Volatile demand for coals and other minerals, congestion, and regulatory risk are the top three risks facing the shipping industry this year, credit rating agency Standard and Poor’s (S&P) Global Ratings said recently.
In its “Industry Top Trends 2018” report, S&P said “commodities-driven ports are exposed to volatile demand for coal and other minerals, such as nickel, lithium and gold, which has been pressuring prices and pushing down the credit quality of miners in recent years.”
“This hampers the financial flexibility of coal port operators,” it added.
The agency, however, said supply-chain expansion offered the industry opportunities in cross-border e-commerce and assembling semi-finshed good from overseas.
“Cross-border e-commerce trade is becoming an important growth driver for port throughput and logistics businesses,” S&P said.
On congestion, S&P said Asian ports are suffering from it, decreasing their performance.
“Some Chinese ports are [having]a capacity glut and competitve pressure because of their overlapped hinterlands and overspending. The trend of government-led port integration aims to achieve cost savings and reduce competition,” S&P said.
“Indonesian ports, despite catering to origin-and-destination traffic, are affected by changing demand and supply patterns within the country, which can decouple performance from economic growth,” it added.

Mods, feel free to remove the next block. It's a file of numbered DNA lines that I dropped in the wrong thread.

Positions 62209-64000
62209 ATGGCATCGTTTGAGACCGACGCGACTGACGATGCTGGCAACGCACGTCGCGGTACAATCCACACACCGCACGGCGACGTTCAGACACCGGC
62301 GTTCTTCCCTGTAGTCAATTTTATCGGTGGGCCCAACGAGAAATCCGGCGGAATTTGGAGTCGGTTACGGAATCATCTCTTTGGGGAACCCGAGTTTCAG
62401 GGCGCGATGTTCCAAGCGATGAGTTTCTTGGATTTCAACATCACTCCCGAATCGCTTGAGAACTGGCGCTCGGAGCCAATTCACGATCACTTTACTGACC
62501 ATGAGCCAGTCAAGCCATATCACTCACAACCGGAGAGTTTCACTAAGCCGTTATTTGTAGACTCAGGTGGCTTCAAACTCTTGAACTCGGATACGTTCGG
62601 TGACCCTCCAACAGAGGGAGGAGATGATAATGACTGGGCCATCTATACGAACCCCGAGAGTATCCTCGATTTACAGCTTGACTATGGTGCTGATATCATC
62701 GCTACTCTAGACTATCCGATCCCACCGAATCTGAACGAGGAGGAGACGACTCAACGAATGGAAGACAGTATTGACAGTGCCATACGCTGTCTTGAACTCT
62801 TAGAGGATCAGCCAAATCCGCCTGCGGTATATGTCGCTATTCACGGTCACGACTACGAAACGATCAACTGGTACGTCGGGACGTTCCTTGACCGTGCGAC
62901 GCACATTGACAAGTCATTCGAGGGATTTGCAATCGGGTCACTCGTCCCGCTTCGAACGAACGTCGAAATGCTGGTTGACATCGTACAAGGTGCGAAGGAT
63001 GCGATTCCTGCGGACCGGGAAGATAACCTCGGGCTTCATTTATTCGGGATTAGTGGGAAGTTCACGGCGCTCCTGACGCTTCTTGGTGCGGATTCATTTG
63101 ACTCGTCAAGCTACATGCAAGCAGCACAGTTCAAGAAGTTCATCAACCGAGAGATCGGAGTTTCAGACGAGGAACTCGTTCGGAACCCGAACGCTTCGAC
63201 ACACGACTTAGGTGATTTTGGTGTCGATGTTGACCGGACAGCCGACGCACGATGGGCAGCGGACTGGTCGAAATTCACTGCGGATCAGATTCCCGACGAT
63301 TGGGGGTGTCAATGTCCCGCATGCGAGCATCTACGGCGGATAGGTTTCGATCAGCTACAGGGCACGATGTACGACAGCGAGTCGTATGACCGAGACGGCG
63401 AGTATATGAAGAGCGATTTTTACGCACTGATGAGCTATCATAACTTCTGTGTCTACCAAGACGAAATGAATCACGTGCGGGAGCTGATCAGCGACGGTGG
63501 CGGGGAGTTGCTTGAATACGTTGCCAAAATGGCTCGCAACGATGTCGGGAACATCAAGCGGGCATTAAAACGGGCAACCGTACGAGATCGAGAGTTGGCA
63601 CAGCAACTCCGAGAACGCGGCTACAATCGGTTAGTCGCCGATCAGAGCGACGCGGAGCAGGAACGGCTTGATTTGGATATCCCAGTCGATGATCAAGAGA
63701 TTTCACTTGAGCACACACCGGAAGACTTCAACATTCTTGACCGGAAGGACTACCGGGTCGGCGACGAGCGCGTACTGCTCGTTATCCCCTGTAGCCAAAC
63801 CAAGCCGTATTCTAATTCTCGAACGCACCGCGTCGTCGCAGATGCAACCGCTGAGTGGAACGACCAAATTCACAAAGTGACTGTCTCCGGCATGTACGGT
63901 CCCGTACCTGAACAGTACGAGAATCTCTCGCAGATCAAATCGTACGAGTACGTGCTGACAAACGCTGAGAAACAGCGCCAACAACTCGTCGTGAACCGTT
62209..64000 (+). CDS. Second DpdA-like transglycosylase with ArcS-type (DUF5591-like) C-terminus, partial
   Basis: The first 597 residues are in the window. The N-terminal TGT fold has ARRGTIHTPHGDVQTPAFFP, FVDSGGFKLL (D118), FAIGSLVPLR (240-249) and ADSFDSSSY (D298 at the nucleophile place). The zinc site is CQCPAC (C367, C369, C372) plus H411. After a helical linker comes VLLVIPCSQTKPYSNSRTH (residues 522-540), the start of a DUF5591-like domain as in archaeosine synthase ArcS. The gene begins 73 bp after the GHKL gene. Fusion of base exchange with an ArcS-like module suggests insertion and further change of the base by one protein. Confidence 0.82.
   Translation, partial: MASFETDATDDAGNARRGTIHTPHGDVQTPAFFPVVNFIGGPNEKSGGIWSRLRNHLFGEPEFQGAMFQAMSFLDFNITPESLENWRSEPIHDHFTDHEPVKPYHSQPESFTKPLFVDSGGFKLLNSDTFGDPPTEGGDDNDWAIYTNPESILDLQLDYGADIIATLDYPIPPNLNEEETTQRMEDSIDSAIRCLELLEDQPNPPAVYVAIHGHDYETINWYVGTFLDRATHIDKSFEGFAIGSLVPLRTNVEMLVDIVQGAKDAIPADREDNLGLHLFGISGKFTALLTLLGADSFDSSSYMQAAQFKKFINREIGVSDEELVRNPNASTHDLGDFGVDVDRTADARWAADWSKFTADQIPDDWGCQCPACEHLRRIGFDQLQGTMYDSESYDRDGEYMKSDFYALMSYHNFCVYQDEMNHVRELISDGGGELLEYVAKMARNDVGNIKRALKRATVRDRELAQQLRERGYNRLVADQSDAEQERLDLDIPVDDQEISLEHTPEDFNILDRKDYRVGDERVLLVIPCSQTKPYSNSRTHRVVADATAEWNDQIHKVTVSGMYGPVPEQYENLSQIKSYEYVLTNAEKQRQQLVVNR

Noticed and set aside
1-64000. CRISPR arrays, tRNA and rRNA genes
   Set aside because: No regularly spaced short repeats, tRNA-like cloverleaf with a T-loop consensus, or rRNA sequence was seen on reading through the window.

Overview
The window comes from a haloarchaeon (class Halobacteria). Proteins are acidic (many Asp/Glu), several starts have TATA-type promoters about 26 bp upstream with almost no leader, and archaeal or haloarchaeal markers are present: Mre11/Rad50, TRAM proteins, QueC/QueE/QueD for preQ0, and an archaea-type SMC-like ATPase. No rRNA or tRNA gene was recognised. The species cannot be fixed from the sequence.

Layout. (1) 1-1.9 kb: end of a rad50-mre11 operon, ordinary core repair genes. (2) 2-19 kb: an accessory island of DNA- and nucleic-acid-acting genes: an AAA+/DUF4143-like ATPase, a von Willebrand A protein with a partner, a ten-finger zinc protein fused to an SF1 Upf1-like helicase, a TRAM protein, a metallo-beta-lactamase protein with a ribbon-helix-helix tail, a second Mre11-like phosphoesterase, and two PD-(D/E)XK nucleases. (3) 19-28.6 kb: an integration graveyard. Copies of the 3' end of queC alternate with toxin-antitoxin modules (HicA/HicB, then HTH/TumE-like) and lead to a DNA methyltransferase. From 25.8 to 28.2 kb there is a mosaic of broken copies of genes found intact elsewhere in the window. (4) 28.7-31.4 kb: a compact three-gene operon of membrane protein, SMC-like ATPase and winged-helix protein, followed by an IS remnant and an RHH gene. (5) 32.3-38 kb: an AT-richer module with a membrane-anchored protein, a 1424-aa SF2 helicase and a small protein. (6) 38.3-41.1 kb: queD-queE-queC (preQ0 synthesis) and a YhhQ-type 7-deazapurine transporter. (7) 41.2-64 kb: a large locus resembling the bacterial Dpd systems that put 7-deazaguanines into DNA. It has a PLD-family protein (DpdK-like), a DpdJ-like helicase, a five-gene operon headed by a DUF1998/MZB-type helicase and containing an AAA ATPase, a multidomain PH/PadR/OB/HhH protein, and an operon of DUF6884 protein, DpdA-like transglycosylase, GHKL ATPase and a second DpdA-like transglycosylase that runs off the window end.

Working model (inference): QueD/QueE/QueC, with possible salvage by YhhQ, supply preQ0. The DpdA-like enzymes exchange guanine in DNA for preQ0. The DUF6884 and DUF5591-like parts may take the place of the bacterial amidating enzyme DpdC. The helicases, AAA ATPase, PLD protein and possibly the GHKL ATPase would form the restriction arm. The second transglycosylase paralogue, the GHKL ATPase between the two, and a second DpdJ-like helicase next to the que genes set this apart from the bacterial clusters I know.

On the third risk, S&P cited rising protectionism and the mixed impact of US President Donald Trump’s tax reform might have a short-term positive impact, but would negatively affect global port operations in the mid-to-long term.
“It may be negative to global trade and global port operators in the mid-to-long term if more manufacturers move back production lines to the US,” the agency said.
“Unexpected negative government intervention for political and economic means will remain a risk,” it added.
S&P also said cuts in container handling fees by major Chinese ports under the regulator’s anti-monopoly claim are dampening their profitability.
The Indonesian government has disallowed investments from some international companies in joint ventures with major port operators after being in operation for many years.
“This has created uncertainties on cash payment, as well as future capital expenditure,” S&P said.